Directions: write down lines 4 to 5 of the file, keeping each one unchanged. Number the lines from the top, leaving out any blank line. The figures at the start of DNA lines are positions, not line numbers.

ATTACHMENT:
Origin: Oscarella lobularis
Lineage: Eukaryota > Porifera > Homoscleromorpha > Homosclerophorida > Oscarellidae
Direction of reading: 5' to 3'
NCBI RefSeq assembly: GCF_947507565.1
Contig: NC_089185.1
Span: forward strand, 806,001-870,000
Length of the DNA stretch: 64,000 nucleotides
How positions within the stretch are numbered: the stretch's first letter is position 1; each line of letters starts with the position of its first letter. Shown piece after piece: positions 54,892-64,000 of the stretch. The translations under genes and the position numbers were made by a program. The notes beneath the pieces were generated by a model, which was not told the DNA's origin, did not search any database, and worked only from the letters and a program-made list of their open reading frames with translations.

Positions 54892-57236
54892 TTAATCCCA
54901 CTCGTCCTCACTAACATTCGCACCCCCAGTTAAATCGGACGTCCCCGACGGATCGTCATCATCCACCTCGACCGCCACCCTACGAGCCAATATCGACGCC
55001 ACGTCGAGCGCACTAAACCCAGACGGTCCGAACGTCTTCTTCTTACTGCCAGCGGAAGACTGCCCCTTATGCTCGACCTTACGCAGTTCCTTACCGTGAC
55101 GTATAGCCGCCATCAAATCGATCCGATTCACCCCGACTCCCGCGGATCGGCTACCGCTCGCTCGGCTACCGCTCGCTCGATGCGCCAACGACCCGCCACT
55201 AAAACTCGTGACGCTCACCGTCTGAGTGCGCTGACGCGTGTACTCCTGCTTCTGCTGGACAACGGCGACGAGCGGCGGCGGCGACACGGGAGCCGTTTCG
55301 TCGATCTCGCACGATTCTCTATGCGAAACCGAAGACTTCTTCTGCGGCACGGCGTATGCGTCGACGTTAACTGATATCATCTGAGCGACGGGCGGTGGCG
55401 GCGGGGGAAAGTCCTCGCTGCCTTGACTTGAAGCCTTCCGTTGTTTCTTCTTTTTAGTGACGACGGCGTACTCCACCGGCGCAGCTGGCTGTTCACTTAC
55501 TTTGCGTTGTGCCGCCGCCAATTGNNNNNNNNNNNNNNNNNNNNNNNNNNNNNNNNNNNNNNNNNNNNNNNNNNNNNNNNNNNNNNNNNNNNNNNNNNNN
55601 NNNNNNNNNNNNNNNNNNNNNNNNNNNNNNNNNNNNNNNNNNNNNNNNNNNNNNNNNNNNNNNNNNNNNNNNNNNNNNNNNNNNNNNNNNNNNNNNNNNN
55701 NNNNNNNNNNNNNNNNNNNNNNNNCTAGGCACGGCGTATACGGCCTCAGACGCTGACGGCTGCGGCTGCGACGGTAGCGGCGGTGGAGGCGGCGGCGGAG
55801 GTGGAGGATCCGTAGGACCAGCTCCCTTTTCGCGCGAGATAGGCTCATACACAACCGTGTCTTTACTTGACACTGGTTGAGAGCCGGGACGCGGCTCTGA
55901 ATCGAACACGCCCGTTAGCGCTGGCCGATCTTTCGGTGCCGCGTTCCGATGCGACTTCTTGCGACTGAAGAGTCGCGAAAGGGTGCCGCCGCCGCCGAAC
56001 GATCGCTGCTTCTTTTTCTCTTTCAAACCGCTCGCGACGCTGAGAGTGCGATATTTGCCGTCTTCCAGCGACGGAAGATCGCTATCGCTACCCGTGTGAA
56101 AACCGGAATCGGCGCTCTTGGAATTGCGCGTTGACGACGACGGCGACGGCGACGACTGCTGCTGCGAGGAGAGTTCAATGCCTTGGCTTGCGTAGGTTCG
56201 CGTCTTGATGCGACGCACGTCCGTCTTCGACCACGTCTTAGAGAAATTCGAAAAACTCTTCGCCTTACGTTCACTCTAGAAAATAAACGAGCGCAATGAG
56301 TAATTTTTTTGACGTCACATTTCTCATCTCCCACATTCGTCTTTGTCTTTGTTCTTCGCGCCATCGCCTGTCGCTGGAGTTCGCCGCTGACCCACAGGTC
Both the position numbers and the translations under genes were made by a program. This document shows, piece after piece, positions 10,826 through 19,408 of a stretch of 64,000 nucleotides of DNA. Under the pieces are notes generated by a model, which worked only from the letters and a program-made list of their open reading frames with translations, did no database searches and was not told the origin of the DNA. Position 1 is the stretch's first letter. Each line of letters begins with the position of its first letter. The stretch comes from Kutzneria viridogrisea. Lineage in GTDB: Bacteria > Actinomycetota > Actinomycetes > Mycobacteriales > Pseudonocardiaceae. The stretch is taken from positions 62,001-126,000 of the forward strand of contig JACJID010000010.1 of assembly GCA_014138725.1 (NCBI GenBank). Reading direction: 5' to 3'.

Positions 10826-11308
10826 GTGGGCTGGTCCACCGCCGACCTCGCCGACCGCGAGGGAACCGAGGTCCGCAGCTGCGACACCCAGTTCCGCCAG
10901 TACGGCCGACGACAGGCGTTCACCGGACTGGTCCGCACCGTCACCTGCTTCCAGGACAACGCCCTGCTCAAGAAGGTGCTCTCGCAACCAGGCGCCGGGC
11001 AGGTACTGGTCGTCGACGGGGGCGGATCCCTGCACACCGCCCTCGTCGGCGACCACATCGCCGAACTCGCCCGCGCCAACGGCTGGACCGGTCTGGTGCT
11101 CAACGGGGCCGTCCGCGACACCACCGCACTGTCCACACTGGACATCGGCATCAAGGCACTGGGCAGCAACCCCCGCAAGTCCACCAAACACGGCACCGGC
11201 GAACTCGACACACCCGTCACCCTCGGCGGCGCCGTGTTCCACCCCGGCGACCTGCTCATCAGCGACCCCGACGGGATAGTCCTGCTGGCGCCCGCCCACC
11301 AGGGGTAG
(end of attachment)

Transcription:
NCBI RefSeq assembly: GCF_947507565.1
Contig: NC_089185.1